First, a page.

It should not be forgotten that it is the presence of India’s brilliant and skilled young scientists and technocrats in the US that contributed hugely to the creation of the -Silicon Valley miracle, leading too to the new Silicon Valley of India – Bangalore. What used to be signaled distressfully sometime back as a brain drain is being proudly acclaimed now as a brain gain. The US has over three million NRIs and PIOs who form one of the largest pools of the 30-million strong influential and affluent diasporic Indians.
Some people have been talking of Narendra Modi’s development mantras as mere slogans that are part of a politician’s rhetoric. But India’s new Prime Minister is no ordinary politician. He is a Karma Yogi as defined in the Bhagavad Gita and India’s ancient scriptures. He ha s followed staunch grassroots voluntary service training of the formidable Rashtriya Swayamsewak Sangh (RSS) – an almost para-military training with robust and disciplined leadership foundation based on India’s ancient value system and civilisational ethos.
Rare are those with such intrepid training who go astray, so deeply entrenched and embedded is the trainee in moral and human values. After decades of being a grassroots volunteer worker, Narendra Modi’s heart and soul are definitely tuned and geared to the welfare of the people. He is a Desh Bhakta – a patriot above board, with Bharatiyata in every pore of his being.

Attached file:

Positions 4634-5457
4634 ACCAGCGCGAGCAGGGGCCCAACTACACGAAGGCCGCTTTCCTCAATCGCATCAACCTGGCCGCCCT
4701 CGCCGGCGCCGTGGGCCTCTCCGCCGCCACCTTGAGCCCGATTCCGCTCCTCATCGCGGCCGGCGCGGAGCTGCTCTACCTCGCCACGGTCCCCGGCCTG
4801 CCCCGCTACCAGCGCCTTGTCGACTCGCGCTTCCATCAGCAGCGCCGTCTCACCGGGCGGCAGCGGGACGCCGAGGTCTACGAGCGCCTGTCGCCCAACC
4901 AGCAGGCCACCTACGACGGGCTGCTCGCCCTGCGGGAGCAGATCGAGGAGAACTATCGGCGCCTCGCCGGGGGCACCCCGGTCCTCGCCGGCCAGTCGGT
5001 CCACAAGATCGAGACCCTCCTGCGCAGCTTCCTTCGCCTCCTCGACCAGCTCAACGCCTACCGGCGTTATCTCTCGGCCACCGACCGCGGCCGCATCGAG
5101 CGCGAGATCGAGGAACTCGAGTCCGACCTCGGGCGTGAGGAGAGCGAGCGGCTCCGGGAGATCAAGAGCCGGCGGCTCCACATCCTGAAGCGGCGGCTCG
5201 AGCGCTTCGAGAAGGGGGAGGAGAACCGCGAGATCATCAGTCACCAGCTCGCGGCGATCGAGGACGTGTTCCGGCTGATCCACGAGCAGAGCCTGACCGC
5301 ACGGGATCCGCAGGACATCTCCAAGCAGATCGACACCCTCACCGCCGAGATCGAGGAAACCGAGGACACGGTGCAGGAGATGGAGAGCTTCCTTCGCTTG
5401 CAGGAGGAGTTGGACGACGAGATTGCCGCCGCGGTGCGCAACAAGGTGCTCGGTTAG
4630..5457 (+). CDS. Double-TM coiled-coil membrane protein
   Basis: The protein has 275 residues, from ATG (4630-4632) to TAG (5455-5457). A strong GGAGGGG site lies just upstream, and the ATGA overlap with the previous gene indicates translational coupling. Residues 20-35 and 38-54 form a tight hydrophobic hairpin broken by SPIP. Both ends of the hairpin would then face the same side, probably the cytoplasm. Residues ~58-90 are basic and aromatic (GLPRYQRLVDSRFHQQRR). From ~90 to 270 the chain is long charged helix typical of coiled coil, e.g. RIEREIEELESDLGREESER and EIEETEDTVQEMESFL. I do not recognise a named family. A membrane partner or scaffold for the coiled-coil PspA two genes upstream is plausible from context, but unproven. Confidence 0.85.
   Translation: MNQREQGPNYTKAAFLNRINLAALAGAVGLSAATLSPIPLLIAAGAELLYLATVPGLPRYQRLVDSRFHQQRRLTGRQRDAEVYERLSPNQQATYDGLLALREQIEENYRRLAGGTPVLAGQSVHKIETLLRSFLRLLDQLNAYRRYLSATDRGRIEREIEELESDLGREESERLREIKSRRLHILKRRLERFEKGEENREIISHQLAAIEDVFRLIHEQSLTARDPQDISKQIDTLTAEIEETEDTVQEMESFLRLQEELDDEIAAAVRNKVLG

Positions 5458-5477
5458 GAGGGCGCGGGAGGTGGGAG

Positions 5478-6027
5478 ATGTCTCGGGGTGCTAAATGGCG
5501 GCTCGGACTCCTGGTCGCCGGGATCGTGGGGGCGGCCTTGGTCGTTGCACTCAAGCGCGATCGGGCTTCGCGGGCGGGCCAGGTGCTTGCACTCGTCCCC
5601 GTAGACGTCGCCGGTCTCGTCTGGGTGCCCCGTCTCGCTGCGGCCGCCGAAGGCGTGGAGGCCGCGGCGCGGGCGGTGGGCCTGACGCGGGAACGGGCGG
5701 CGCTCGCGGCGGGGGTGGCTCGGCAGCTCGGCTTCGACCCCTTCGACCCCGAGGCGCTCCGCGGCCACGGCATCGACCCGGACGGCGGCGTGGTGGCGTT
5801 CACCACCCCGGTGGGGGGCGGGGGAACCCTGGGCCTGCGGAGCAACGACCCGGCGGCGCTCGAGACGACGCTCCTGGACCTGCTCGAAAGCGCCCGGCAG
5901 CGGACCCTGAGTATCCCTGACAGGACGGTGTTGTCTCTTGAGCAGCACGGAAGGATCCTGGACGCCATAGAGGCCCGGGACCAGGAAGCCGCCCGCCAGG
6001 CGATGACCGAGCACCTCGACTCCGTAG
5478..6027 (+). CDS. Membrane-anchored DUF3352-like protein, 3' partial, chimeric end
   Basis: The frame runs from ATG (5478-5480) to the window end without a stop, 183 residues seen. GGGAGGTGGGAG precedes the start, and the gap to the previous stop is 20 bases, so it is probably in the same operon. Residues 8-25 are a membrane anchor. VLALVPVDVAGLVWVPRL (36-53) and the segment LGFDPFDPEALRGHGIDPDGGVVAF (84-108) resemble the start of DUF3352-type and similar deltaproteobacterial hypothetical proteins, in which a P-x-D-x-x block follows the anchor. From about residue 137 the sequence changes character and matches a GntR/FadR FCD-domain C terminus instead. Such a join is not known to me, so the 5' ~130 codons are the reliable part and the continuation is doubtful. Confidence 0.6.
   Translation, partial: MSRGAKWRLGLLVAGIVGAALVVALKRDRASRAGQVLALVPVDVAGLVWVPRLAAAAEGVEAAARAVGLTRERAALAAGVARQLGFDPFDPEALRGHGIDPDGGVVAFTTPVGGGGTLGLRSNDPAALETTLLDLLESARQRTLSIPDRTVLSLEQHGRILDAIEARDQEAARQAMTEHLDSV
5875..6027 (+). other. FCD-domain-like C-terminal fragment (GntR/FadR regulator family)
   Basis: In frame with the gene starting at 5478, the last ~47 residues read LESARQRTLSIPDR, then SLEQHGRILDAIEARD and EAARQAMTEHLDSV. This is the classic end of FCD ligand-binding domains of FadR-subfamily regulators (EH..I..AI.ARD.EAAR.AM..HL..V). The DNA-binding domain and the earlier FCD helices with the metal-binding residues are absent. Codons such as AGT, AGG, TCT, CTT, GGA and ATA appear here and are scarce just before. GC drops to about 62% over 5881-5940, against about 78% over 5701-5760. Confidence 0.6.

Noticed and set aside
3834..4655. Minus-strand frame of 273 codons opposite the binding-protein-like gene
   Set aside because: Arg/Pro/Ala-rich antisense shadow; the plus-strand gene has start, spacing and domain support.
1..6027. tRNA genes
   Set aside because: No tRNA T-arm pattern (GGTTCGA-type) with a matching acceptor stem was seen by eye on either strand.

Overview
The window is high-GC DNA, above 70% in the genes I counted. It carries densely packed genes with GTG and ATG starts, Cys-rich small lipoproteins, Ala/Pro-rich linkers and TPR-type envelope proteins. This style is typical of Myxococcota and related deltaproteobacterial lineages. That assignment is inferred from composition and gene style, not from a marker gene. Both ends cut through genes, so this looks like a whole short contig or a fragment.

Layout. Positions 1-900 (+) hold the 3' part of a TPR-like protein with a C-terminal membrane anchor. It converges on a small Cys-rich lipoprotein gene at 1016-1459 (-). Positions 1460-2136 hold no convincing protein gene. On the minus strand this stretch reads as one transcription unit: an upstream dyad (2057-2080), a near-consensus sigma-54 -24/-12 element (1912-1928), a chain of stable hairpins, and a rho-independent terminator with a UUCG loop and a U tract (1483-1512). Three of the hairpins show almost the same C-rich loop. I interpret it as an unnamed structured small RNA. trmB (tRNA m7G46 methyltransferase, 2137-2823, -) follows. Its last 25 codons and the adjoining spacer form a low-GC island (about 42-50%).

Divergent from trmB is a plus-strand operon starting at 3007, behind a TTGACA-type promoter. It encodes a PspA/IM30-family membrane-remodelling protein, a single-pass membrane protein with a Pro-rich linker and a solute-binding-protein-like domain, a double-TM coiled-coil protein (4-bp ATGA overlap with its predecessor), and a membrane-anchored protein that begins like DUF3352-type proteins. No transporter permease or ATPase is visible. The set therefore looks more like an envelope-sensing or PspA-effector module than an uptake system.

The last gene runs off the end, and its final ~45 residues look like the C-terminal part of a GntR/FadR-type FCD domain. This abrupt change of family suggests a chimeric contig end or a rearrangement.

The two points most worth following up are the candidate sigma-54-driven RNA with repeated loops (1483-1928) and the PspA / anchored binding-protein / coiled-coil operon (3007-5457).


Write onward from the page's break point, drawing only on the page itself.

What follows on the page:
I met Narendra Modi years back when he came to Mauritius for Gandhi Day on 2nd October. Later I met him as Chief Minister of Gujarat, several times with the thousands of Diasporic NRIs and PIO delegates from world over who flocked to halls packed to capacity too listen to his vibrant oratory. As he said it himself, he had been repeatedly urging the previous Government of India to hold the next Pravasi Bharatiya Divas in Gujarat. He wanted the world to see and discover the vibrant Gujarat the cradle of Mahatma Gandhi and a state whose womb has produced millions of successful Gujarati NRIs all over the world. But it never happened. Now that he was Prime Minister, he saw to it that the 13th PBD be held in Gandhi’s Ahmedabad: “The city that shaped India’s soul.”
Indeed arriving in Ahmedabad, I was struck by the cleanliness that prevailed everywhere. The roads, the footpaths and pavements, even the pavement slum dwellers’ little shanties were absolutely clean. Not a drop of rubbish. This was visible throughout. And of course, the Sabarmati Ashram on the River Sabarmati dominated the whole atmosphere. It was the perfect and most excellent venue for a PBD meet. This was not only an excellent opportunity to pay homage to the first and distinguished Pravasi that Gandhiji was but celebrate in a dignified and honourable manner the 100 years of his return. Each delegate was gifted a little emblematic Charkha. Gandhiji created a fashion trend with his Andolan of Khadi – a brand in textile today. Gandhiji in fact changed the fashion of the nation and made ‘Khadi’ the national textile.